This Sunday, Harry Villegas Tamayo, ‘Pombo,’ died in Havana, one of the five survivors of the guerrilla group promoted by Argentine-Cuban revolutionary Ernesto Che Guevara in Bolivia. Villegas was 79 when he died of a multi-organ failure.
His body has been cremated by the will of the family and this Monday he will be paid official posthumous tribute, reports the Cuban news portal Cubadebate.
Villegas was born in 1940 in a family of poor peasants, in Yara, near Sierra Maestra. He was part of the July 26 Movement founded by Fidel Castro in a clandestine cell and subsequently joined the guerrillas, where he served under Guevara, who was escorted.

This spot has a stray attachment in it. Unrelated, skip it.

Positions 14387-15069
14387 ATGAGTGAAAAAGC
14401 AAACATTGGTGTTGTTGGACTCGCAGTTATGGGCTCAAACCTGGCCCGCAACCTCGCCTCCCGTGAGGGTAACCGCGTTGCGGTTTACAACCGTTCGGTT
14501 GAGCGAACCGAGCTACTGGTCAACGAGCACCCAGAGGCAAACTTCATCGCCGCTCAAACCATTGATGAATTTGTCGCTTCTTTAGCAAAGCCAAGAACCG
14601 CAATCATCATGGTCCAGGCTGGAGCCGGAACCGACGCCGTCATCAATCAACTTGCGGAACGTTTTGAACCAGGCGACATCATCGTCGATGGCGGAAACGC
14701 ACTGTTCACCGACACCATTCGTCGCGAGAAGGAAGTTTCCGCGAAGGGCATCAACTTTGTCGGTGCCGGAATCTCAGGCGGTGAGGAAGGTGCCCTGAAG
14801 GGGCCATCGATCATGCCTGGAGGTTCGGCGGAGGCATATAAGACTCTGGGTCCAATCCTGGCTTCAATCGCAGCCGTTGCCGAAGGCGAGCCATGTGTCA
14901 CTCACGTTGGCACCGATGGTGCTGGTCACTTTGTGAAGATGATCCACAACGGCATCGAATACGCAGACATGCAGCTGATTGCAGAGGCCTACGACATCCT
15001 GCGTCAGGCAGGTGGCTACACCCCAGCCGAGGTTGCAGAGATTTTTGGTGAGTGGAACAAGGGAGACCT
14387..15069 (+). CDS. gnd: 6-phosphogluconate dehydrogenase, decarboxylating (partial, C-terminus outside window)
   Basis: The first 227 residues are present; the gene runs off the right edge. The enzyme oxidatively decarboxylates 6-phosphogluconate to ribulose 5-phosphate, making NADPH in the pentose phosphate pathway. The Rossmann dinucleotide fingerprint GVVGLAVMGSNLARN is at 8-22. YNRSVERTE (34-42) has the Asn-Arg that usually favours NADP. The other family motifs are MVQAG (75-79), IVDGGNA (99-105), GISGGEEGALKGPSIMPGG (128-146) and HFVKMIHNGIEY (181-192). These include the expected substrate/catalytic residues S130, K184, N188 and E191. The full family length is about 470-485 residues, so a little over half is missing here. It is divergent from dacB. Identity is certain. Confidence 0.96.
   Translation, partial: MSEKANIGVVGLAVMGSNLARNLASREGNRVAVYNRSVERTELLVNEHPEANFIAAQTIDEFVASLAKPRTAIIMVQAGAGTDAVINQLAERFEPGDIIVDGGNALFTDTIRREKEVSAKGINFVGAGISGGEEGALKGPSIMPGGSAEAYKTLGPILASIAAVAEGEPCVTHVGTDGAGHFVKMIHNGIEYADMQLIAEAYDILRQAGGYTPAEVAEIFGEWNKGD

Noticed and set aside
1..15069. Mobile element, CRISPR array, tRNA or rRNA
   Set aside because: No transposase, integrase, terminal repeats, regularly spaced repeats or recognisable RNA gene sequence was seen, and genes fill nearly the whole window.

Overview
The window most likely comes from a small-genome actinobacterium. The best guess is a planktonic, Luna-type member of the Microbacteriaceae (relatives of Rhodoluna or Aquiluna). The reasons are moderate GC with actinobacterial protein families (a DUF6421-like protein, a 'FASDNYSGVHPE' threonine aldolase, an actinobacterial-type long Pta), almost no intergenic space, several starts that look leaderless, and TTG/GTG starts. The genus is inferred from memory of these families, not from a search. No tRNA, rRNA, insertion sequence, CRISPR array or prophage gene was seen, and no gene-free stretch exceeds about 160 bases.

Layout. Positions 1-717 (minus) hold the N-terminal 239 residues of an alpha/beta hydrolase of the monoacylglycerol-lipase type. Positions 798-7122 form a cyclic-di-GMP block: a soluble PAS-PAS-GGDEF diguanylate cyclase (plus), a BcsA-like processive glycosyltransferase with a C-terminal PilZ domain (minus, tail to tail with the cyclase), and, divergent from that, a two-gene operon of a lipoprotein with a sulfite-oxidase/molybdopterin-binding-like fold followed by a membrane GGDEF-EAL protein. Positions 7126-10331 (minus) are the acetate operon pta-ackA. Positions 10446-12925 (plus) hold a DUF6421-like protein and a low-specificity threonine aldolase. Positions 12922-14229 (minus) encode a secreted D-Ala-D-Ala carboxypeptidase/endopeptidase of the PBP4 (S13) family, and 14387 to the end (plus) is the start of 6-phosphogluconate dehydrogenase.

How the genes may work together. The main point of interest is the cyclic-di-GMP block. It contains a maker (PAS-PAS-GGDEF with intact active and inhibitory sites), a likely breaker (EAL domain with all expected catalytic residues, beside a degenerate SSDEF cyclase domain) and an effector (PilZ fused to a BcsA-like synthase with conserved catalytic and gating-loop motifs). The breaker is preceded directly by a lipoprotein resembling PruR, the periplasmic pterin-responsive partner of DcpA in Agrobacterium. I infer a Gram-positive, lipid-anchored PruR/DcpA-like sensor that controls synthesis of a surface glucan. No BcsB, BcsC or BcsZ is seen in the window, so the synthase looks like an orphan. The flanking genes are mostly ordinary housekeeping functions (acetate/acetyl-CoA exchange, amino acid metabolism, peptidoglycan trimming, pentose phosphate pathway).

In 1961, already after the triumph of the Revolution, he was administrator of the state company Sanitarios Nacionales. In 1965 he marched to fight the Democratic Republic of the Congo and between 1966 and 1967 he participated in the guerrilla focus installed in Bolivia, where Che died. Only five guerrillas managed to escape the siege of the Bolivian Army of the dictator René Barrientos: three Cubans and two Bolivians.
Later he was a military advisor in Angola and Nicaragua. He reached the rank of brigadier general of the Revolutionary Armed Forces (FAR) and was vice president and executive secretary of the National Directorate of the Association of Combatants of the Cuban Revolution. He was also a scholar of the military thought of Che Guevara.